Confidence. This is the most crucial attribute Sheila McLaughlin, executive director of the Literacy Volunteers Association Cape-Atlantic Inc., expects tutors will bring to students.

"It moves mountains," McLaughlin said, at a recent tutor-training workshop held at Royal Suites Healthcare and Rehabilitation in Galloway.

LVA Cape-Atlantic, the volunteer-based adult reading and English language program based in Pleasantville, began training tutors in 1983. The training, which takes place during five sessions of about three hours each, prepares volunteers to plan free one-on-one lessons with an assigned adult student.

"There is a waiting list of students," the executive director explained to the group of nine volunteers. She tried to stress the importance of having more tutors to give aid to these adults, who are often underserved.

Adults who feel they would benefit from tutoring are assessed by LVA through standardized literacy testing. Tutors, once certified, will service these basic literacy students (usually America-born adults who read at or below the sixth grade level) or ESL students of various levels, McLaughlin said.

"Students are all adults, from all walks of life, from many different countries," Program Director Anne Osman said.

These individuals apply with various goals in mind, McLaughlin said. The desire to help their children with schoolwork or to apply for a drivers license or U.S. citizenship are among many accomplishments students wish to achieve.

During week four of the workshop, tutors are assigned a student and are encouraged to contact with them to discuss his or her long term goals, tutor trainer Bob Weyhumuller said.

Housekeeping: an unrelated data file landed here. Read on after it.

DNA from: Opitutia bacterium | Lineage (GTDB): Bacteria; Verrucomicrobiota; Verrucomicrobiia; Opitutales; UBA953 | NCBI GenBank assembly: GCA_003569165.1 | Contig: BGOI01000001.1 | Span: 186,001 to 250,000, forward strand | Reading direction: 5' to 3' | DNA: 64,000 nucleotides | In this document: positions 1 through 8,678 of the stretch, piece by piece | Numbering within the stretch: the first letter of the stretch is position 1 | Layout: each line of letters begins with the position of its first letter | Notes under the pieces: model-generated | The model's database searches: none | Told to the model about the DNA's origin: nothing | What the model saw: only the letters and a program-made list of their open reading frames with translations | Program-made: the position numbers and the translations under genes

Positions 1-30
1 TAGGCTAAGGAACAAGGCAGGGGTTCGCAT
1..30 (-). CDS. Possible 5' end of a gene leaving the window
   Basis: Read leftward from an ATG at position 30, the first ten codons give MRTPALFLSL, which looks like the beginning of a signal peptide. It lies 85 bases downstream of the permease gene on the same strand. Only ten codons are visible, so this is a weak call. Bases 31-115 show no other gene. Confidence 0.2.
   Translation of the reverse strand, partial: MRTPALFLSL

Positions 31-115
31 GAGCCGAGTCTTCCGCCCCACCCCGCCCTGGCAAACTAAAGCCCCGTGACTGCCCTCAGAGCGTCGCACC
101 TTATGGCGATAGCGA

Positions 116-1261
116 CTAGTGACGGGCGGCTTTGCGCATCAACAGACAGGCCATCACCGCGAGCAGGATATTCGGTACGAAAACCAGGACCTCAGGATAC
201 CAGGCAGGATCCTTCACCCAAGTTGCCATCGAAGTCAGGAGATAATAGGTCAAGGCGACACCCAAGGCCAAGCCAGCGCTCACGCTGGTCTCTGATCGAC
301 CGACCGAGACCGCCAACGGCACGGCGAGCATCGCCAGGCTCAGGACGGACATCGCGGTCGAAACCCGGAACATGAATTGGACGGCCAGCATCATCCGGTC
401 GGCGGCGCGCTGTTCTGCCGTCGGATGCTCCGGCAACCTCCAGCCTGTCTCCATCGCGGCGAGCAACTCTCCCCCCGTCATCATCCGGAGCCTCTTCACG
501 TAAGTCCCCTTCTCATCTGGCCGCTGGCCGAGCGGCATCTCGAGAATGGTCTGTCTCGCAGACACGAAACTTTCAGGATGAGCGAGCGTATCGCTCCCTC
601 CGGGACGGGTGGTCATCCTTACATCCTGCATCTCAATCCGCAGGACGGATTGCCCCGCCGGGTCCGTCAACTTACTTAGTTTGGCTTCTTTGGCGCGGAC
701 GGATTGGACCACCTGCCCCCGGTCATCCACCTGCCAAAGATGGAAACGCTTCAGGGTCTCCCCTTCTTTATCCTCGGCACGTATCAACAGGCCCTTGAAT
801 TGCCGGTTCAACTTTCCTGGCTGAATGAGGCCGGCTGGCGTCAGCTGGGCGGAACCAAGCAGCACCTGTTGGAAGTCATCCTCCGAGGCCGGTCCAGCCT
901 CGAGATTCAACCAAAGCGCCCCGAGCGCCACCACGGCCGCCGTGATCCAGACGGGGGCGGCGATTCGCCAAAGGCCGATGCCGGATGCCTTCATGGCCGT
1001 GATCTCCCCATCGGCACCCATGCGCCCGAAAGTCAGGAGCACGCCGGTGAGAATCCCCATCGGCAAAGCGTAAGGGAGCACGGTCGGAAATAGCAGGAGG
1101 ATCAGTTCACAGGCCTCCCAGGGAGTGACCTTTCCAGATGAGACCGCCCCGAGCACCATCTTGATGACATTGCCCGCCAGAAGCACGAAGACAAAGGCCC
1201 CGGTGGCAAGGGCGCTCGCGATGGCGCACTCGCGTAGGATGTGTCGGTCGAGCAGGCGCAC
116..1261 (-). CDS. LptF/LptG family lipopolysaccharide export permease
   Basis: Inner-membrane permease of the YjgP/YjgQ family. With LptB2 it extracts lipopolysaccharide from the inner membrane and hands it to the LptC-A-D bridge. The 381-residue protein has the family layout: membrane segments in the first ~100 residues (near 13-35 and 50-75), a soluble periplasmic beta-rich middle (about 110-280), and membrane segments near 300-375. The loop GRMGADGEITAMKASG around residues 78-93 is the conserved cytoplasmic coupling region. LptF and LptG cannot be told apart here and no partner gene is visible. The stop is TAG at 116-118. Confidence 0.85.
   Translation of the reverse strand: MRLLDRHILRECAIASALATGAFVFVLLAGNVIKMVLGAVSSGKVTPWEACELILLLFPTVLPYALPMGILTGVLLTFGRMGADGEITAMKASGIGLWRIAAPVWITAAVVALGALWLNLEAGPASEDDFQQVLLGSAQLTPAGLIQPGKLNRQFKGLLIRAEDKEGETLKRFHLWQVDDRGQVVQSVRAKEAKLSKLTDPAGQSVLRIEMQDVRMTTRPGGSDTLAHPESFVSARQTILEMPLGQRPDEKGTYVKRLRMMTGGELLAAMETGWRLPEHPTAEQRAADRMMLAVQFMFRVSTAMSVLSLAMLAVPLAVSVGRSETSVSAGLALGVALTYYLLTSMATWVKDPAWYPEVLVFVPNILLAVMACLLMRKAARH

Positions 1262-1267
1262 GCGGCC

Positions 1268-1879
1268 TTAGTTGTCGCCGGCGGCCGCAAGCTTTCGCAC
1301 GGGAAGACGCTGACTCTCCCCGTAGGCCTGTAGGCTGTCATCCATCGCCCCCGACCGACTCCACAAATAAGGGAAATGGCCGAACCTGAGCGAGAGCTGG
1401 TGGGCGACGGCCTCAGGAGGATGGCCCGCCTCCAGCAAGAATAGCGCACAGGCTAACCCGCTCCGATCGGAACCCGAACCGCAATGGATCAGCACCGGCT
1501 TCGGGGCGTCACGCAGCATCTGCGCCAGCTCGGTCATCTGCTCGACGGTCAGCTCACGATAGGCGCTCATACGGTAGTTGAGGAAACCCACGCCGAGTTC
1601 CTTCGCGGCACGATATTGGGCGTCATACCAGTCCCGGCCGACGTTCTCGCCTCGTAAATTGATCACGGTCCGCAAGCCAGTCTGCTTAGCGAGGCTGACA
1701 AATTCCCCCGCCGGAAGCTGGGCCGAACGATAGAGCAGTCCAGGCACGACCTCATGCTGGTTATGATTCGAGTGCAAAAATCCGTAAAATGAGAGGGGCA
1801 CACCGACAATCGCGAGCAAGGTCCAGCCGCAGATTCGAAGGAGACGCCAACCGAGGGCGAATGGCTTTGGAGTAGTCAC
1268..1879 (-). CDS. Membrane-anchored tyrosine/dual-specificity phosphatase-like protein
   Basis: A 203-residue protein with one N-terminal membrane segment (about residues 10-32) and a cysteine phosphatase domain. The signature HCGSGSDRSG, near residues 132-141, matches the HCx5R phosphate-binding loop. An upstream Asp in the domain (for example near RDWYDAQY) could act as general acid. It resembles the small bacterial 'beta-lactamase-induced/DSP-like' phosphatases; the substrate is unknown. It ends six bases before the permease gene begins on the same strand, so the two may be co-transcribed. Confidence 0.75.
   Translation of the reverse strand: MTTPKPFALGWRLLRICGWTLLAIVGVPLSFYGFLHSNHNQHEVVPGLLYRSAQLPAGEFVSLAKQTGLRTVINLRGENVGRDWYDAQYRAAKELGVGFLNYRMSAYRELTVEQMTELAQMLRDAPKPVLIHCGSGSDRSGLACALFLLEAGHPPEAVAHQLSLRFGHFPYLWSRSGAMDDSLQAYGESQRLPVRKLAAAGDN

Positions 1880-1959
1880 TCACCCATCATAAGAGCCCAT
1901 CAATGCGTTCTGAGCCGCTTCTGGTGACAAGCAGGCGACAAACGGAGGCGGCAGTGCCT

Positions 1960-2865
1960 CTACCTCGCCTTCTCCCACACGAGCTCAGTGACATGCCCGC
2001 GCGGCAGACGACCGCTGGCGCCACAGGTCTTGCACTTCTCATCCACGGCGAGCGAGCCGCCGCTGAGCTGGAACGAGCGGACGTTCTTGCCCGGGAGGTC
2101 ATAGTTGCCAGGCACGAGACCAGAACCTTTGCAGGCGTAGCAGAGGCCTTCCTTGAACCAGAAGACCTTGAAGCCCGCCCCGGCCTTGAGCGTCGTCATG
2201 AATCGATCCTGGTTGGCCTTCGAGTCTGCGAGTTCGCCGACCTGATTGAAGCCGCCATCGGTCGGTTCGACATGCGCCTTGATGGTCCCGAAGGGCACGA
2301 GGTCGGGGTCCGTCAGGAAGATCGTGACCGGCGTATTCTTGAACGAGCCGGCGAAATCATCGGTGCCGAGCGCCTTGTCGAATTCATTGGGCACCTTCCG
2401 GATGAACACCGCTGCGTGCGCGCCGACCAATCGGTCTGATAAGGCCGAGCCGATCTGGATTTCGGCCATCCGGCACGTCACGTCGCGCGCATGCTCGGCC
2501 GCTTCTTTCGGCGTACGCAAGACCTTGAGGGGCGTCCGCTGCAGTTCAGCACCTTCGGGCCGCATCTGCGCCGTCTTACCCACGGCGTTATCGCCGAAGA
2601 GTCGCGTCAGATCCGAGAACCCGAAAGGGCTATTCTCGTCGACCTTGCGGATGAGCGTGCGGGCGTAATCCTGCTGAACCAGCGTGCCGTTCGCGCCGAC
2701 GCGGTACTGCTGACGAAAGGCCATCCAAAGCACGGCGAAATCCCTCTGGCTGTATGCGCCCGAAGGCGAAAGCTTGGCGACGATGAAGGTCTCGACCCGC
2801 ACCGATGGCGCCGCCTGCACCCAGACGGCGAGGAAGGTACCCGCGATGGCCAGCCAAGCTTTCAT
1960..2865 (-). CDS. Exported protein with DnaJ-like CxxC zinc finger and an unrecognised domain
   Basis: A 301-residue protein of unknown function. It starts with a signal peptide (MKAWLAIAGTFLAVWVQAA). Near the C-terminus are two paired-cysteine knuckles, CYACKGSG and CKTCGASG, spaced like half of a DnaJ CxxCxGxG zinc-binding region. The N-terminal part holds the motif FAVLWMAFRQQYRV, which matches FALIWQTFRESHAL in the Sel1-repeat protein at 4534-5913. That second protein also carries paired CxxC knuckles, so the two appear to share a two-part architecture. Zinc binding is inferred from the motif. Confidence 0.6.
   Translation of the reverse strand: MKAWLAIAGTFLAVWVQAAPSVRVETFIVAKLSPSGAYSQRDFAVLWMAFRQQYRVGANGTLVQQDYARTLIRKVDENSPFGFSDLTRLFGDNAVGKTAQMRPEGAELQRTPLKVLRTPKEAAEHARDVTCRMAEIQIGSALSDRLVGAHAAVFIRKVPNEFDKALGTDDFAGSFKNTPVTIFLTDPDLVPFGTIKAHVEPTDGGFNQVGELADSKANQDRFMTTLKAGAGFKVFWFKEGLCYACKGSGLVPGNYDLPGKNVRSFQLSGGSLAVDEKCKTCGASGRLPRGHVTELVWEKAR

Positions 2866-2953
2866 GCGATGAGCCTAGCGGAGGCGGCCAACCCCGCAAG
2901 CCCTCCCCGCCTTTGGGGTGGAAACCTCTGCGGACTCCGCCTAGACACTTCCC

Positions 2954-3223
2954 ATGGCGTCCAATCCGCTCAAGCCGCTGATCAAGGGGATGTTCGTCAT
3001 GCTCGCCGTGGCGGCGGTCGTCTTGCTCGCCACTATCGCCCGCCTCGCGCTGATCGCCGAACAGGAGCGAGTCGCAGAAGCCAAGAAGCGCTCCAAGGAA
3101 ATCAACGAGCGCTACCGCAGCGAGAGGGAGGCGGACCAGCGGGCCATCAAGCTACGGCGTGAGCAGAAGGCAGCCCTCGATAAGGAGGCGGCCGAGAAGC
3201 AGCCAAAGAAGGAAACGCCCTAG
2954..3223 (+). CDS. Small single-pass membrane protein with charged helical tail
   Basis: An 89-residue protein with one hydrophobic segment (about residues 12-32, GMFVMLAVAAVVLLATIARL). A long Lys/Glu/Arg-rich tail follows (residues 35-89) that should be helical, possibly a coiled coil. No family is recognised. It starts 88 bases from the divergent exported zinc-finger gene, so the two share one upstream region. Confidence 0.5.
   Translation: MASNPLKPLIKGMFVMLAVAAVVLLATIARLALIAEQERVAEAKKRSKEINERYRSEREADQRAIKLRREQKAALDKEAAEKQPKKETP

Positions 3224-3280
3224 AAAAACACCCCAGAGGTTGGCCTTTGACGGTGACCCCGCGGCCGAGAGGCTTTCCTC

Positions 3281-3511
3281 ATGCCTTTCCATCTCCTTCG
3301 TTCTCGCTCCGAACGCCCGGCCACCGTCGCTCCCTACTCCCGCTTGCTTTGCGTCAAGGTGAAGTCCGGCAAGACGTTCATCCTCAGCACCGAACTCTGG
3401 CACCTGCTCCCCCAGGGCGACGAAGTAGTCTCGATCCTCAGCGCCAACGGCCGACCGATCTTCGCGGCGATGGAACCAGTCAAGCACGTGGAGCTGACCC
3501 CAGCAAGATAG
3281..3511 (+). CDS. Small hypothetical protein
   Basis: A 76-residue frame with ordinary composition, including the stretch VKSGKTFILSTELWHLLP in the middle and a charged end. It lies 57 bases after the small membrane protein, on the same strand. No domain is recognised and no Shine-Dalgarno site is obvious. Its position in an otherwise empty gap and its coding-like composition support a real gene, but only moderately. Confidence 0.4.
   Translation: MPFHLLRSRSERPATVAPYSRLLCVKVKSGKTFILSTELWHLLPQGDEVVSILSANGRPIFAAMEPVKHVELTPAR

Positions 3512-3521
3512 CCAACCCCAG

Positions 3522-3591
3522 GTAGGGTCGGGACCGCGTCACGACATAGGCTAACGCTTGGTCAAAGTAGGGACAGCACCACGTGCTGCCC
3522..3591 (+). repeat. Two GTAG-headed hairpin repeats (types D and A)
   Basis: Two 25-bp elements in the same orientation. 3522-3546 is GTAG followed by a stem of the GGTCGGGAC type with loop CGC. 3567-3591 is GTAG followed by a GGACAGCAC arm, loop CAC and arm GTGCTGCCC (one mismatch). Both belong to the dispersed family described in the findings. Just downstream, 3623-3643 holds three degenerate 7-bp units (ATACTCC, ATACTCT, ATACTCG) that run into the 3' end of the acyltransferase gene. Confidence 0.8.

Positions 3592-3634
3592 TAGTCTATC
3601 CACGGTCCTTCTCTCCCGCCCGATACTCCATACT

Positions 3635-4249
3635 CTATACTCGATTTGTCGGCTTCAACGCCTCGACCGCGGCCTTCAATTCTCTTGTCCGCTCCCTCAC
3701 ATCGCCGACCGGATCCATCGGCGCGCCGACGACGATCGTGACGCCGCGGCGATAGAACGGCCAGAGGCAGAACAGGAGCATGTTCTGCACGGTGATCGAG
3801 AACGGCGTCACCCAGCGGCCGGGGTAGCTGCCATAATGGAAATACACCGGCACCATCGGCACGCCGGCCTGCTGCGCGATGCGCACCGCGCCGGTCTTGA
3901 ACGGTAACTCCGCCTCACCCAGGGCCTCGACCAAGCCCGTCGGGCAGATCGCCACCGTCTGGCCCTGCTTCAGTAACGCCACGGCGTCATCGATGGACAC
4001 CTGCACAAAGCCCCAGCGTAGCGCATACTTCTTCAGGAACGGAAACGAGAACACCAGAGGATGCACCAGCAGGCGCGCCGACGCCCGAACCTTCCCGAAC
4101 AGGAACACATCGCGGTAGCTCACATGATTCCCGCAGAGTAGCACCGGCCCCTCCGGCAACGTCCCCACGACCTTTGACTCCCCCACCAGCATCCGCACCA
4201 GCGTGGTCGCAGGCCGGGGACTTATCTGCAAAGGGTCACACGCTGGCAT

"Encourage text (messaging)," said Weyhumuller, one of four tutor trainers. "That's our primary goal, to teach communication."

Judy Branin, of Linwood, received her tutor certification that night. She explained that she is ready to help her student get a better grasp on basic literacy so that he can keep up with his household finances.

"I'm ready, and he seems anxious to get started," the recent retiree from the Linwood school system said. "I'm excited to work with an adult - as a change - since I worked with special needs children for so many years."

At the Oct. 9 final workshop, McLaughlin also pointed out that the tutors are most likely just as nervous as the students are. "It really is remarkable. When it clicks (between the tutor and student), it's magic," she said.

Tutors plan meeting times and places, usually at one of the several public libraries in the area, and must commit to two hours per week for a year, McLaughlin said.

People of all ages from Atlantic and Cape May counties are encouraged to register. A high school degree is all that is required. Tutors range from recent high school graduates to those in their 90s, McLaughlin said.

McLaughlin also had encouraging words for the certified tutors, telling them they were sure to face challenges along the way. She called on them to recognize the contribution they are making to their community, state and country as a whole. "You are the lifeblood," she said.

The next training will be Saturday, Oct. 20, from 9:30 a.m. to 12:30 p.m., at Shore Medical Center and will continue for the next four Saturdays at that location. Call 609-383-3377 or visit to download the registration form.

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